Points of Order June 14th, 2018

Mr. Speaker, with the greatest of respect, I was wondering if I could ask you to review the tapes.

Earlier, the member for Vancouver Kingsway made a comment that was general to the Liberal bench, and you called him out for that. Just previous to that, the member for Fredericton made a very egregious remark, not through you, Mr. Speaker, but directly to the member for Thornhill. I feel if one is worthy of being called out, the other one should be as well.

With all due respect, Mr. Speaker, I wonder if you could review the video and peruse your decision there.

Latin American Heritage Month Act June 13th, 2018

Mr. Speaker, it is an honour to rise today in support of Bill S-218 and the establishment of a Latin American heritage month here in Canada.

I would be remiss if I did not begin by acknowledging the late Senator Enverga, who passed away last November. Senator Enverga, of course, was an immigrant to Canada from the Philippines, and was the first Filipino Canadian to be appointed to the Senate. He was a great parliamentarian and a passionate advocate and voice for Latin Americans here in Canada. He is sorely missed by everyone who had the opportunity to work with him.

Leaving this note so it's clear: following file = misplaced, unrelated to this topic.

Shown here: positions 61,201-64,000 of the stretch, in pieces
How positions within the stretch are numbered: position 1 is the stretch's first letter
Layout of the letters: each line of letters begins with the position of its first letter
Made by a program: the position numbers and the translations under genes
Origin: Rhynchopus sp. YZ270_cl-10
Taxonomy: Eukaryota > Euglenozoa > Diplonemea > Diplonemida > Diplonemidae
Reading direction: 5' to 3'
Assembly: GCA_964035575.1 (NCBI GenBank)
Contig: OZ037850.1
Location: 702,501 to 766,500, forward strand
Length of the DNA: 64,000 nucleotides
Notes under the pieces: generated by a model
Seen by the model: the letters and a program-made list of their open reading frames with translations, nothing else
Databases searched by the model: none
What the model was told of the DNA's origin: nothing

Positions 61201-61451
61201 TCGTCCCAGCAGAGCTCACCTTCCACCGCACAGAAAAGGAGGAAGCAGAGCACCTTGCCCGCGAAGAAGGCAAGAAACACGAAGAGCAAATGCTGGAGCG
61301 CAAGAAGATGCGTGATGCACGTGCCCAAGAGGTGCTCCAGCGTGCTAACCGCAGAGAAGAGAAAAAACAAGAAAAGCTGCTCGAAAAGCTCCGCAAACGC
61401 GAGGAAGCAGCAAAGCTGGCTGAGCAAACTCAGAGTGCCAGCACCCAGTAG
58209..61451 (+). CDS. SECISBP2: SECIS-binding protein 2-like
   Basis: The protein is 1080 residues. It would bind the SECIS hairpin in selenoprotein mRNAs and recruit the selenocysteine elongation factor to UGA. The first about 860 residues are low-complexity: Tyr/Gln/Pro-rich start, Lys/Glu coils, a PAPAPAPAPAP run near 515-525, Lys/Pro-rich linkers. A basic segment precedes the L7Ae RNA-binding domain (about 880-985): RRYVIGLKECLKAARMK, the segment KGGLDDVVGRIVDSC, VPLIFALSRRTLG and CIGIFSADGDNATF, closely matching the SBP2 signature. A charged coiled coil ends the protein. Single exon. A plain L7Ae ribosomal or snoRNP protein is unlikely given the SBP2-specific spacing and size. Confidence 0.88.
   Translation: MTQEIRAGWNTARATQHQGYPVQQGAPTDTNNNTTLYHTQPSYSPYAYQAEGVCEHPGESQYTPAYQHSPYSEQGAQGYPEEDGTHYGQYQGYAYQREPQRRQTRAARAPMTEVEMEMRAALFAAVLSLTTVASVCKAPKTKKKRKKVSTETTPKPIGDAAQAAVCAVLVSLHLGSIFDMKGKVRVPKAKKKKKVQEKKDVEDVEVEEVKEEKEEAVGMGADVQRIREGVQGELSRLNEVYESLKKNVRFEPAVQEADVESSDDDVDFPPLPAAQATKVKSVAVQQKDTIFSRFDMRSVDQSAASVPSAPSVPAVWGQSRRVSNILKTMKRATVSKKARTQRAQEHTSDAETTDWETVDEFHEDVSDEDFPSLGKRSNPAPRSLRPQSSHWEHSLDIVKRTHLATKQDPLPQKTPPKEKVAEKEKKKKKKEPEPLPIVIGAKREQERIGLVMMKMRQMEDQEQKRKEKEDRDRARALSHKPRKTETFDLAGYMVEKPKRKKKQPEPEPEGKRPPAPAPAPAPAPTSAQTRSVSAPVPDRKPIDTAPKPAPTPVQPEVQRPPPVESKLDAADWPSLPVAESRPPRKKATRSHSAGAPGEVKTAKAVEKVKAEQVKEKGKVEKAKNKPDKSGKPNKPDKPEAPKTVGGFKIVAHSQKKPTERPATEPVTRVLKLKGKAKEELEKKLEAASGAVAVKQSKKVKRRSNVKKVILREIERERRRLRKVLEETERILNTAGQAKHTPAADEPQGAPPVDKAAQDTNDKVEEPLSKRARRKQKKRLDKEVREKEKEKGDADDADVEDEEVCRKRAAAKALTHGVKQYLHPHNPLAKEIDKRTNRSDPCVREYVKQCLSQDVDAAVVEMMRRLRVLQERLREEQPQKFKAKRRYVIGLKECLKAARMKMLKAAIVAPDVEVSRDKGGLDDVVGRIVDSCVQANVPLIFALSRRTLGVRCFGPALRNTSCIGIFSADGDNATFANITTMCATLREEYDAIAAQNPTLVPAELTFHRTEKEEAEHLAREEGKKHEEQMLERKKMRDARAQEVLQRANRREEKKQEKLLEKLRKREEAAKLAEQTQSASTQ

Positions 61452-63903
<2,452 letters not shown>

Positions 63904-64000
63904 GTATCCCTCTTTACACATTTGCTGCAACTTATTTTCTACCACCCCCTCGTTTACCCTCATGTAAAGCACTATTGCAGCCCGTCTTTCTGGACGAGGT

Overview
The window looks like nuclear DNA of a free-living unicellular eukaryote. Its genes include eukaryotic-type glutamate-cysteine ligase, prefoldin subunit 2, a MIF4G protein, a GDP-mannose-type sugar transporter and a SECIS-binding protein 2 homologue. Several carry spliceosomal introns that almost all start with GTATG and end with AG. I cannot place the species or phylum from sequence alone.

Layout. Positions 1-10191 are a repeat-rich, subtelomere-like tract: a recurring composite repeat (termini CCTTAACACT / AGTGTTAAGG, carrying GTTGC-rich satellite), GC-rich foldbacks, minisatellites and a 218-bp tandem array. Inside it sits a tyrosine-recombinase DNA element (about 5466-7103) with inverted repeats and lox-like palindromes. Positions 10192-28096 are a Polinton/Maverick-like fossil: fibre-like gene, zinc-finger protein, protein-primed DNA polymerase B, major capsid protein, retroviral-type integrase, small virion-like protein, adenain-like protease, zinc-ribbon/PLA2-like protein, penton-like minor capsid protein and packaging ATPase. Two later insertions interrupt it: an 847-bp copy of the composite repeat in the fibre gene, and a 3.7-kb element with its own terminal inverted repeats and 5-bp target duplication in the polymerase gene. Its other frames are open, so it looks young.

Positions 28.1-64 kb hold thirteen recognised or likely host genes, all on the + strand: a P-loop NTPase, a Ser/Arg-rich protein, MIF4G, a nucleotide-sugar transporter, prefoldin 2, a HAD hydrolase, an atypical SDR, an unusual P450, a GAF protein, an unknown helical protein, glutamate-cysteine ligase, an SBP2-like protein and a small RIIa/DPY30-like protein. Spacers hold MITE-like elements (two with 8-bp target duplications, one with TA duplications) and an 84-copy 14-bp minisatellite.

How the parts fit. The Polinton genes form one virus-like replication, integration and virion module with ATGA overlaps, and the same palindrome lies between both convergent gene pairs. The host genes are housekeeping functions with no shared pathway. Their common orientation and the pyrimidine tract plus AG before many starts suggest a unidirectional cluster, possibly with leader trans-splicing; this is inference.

This bill seeks to establish October of every year as Latin American heritage month in recognition of the substantial contributions that the Latin American community has made to the social, economic, and political fabric of our country. It seeks to recognize great Canadians like Dr. Ivar Mendez, a world renowned neurosurgeon whose research on Parkinson's Disease, and the use of remote presence robots for medical care in neurosurgery, has earned him international acclaim. Dr. Mendez is also an active humanitarian, having established neurosurgical units in several developing countries, and having founded the Ivar Mendez International Foundation, which provides health and educational assistance for students in Bolivia. He is a recipient of the Canadian Red Cross Humanitarian of the Year Award and the Queen Elizabeth II Diamond Jubilee Medal.